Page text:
Exterior view, 2020 | © NS-Dokumentationszentrum München, photo: Connolly Weber Photography

The nsdoku

The Munich Documentation Center for the History of National Socialism conveys the history of National Socialism with a view to the present and the future and considers the historical experience of the Nazi dictatorship in a current and global context.

About us

The new Documentation Center opened in 2015 on the site of the former “Brown House,” the first headquarters of the National Socialist German Workers Party (NSDAP), as the Nazi Party was officially called. Between 1933 and 1945, the area around Königsplatz became a showcase for Nazi aesthetics and the regime’s seat of power where many branches of the Nazi administration had their central offices.

We undertake a critical examination of the history of this location and address Munich’s historical significance as the former “capital of the movement.” Taking as our starting point the historical events leading up to and during the Nazi dictatorship, we focus particularly on the impact these events have had since then—right up to the present day.

Our central concern is to use this historical perspective to take a critical look at the present and to ask questions that have a bearing on the future: What characterizes a strong democracy? What can weaken it? Where are minorities experiencing exclusion and persecution today? What values and what modes of behavior can sustain an open society based on a sense of solidarity? How do we want to remember the past?

The Documentation Center stages exhibitions, art interventions, events, and participatory projects. It also offers online programs, a Learning Center, and a library. Educational programs invite various target groups to address the history of National Socialism and its continuities into the present. In 2025 a memorial site devoted to the history of Nazi forced labor will open as an annex of the Documentation Center in the grounds of the former German Railways Maintenance Workshops in the Munich district of Neuaubing.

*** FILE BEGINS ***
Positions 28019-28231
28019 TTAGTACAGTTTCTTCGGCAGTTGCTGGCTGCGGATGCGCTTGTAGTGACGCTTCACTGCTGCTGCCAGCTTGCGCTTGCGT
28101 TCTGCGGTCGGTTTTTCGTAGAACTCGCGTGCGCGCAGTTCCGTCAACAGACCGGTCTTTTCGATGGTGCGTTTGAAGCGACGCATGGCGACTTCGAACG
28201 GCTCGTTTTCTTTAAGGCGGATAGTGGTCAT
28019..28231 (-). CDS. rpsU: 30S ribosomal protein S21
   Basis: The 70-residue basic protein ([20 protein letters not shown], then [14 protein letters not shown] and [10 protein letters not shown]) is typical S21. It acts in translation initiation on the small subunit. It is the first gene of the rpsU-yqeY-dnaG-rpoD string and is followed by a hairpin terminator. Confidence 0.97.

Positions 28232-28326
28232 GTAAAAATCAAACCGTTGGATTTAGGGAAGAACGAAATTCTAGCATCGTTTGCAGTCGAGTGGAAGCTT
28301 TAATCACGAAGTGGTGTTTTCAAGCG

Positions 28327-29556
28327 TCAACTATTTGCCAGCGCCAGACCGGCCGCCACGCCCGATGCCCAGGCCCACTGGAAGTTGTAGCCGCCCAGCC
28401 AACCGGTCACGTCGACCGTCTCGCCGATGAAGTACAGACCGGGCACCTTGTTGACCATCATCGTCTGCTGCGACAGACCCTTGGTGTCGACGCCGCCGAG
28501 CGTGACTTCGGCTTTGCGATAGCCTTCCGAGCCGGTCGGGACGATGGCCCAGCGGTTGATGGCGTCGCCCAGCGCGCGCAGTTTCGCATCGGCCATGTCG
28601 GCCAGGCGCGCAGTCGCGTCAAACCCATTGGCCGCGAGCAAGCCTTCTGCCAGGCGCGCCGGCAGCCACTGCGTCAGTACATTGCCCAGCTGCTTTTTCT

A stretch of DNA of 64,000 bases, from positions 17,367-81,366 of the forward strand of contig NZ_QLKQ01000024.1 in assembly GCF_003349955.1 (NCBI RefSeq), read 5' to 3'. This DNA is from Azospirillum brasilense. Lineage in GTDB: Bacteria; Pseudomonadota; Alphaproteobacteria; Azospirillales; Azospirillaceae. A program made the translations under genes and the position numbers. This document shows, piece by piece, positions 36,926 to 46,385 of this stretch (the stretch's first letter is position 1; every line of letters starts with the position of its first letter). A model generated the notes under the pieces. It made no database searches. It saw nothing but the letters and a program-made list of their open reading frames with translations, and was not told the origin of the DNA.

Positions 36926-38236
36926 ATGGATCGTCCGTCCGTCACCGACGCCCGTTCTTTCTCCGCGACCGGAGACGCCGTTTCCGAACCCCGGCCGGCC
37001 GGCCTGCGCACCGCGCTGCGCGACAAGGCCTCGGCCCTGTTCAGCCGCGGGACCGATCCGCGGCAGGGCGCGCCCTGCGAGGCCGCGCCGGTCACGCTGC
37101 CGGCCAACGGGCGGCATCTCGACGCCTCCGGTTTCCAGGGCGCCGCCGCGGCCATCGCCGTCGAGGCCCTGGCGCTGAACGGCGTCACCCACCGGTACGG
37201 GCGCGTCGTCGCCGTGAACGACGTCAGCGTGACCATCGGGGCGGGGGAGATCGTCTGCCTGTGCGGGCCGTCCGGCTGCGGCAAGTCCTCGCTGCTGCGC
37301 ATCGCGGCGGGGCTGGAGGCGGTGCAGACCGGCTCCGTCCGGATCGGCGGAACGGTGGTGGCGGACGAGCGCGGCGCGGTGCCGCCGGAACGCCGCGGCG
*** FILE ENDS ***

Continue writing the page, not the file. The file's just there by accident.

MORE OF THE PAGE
Our mission

The Munich Documentation Center for the History of National Socialism conveys the history of National Socialism with a view to the present and the future. In our exhibitions, events, workshops, and seminars we consider the historical experience of the Nazi dictatorship in a current and global context. Nazi ideology and the crimes perpetrated by the Nazi regime form the starting point for our work. Munich’s role as the place where the Nazi Party originated and where its headquarters were located is of special significance. Topics such as war and genocide, racism and anti-Semitism, exclusion and displacement are further focuses of our work.

The Munich Documentation Center is an international institution with doors opening in many directions. It offers a museal and communicative space where people from different backgrounds and disciplines can come together. Our projects involve a variety of partners from the fields of education, scholarship, remembrance work, art, and culture.  

In our work we seek to sensitize people to the continuing repercussions of National Socialism and at the same time to strengthen public awareness of the positive things that have been achieved since the defeat of the Nazi dictatorship: a liberal democracy, universal human rights, a united Europe, and a lively remembrance discourse. Out of the experience of history, visions can emerge of how we want to live as a society in the future—visions that entail an open-ended process of continuous development. We are committed to the principles of diversity, equality, respect, and participation. We counter nationalist and revisionist views of history as well as right-wing extremist tendencies with knowledge, creativity, and optimism.

In memory of Max Mannheimer

Street sign at nsdoku, 2018 | © NS-Dokumentationszentrum München, photo: Connolly Weber Photography

Max Mannheimer (February 6, 1920 – September 23, 2016), businessman, artist, Holocaust survivor, president of the Dachau Camp Community, vice president of the International Dachau Committee, co-initiator of the Munich Documentation Center.  

The Holocaust survivor and contemporary witness Max Mannheimer died on September 23, 2016. As a permanent memorial to him and as a tribute to his unique social engagement, the square in front of the Documentation Center was named Max Mannheimer Platz on February 6, 2018, the day Max Mannheimer would have celebrated his 98th birthday.